From Google Scholar & other sources: Selected Journal Articles, Newsletters, Dissertations, Theses, Commentary

From Google Scholar & other sources: Selected Journal Articles, Newsletters, Dissertations, Theses, Commentary

PloS one
[25 Apr 2019, 14(4):e0215251]
Influenza vaccination of pregnant women in Paris, France: Knowledge, attitudes and practices among midwives.
P Loubet, C Nguyen, E Burnet, O Launay –
INTRODUCTION: In France, midwives have been authorized to prescribe vaccines since 2016. Yet vaccination coverage among pregnant women remains low. Understanding the knowledge, attitudes and practices of midwives regarding influenza vaccination could help improve coverage.
METHODS: A cross-sectional survey was conducted in 2017 among midwives practicing in the public and private sectors in Paris using an online questionnaire. Multivariate logistic regression analysis of the data was conducted.
RESULTS: The response rate was 31% (n = 208/669). Overall, knowledge of influenza vaccine recommendations and of vaccine safety and effectiveness was high except regarding new-born immunity and influenza vaccine characteristics. Only 10% of midwives systematically prescribed the vaccine. Reported influenza vaccine uptake among midwives was 39%.
CONCLUSION: Efforts to improve the knowledge of midwives regarding the safety and effectiveness of vaccinating pregnant women in order to prevent influenza infection in newborns are necessary. Increasing vaccine uptake in both midwives and pregnant women will require adjusting education strategies.


International Journal of Community Medicine and Public Health (IJCMPH)
Vol 6, No 5 (2019)
Original Research Articles
A retrospective study on timeliness of vaccination among children aged 0 to 23 months in a rural area of Pondicherry
P Subbiah, A Rajagopal, VK Chavada, KP Vasudevan
Background: Immunization is the cost-effective public health intervention that prevents and protects against vaccine preventable diseases. The objective was to estimate the timeliness in receiving age appropriate vaccines and to study selected factors influencing the timeliness of age appropriate vaccines as per national immunization schedule among children aged 0 to 23 months in a rural area of Pondicherry.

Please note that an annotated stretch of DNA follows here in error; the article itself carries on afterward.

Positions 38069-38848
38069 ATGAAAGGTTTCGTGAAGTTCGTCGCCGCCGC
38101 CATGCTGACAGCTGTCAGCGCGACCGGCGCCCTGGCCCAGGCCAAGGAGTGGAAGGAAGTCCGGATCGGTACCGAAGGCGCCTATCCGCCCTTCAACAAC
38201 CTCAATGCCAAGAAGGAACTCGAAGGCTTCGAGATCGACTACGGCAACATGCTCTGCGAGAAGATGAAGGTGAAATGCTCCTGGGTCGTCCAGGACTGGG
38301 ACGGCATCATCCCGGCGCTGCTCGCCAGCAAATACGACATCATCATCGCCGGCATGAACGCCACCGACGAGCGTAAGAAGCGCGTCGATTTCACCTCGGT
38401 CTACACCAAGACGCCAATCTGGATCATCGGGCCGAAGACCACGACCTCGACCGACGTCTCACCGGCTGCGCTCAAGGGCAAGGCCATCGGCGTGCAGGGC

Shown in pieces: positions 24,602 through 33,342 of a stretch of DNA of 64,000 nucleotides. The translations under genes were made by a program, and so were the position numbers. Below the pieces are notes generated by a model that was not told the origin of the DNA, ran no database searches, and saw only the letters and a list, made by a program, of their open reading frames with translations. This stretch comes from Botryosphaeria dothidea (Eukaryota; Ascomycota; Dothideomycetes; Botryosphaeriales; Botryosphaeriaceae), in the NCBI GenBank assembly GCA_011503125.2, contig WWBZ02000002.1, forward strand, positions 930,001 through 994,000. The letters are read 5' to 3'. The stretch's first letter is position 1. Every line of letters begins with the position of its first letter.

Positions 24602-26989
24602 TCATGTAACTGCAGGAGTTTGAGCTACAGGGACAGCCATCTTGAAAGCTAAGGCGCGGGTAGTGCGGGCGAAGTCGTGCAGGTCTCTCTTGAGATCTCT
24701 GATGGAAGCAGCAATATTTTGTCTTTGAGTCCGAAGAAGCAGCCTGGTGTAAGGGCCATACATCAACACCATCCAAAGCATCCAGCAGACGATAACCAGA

Methods: A retrospective study was done at a Community Health Centre, Karikalampakkam, Pondicherry using data from immunization registers of children aged 0 to 23 months, who were born between July 01, 2013 to July 31, 2015. If the child was vaccinated within 7 days of the scheduled time, it was considered as timely vaccination.
Results: Out of 679 children, 52% were males and 48% were females. The median days of delay in vaccination were ranged from 1-171 days. The proportion and the median days of delay were increased progressively as the age of the child increased. The place of delivery was significantly associated with birth doses of OPV, Hepatitis B and BCG vaccination. There was a significant difference in timeliness of vaccination across the birth order of the children for the first, second and third doses of OPV and Pentavalent vaccines (p=0.02). Birth weight of the children was not statistically associated with vaccination delay.
Conclusions: Delay in vaccination in varying frequency was observed for the vaccines administered under the national immunisation schedule. Hence, the age-appropriate vaccinations should be given up-to-date as well as on time.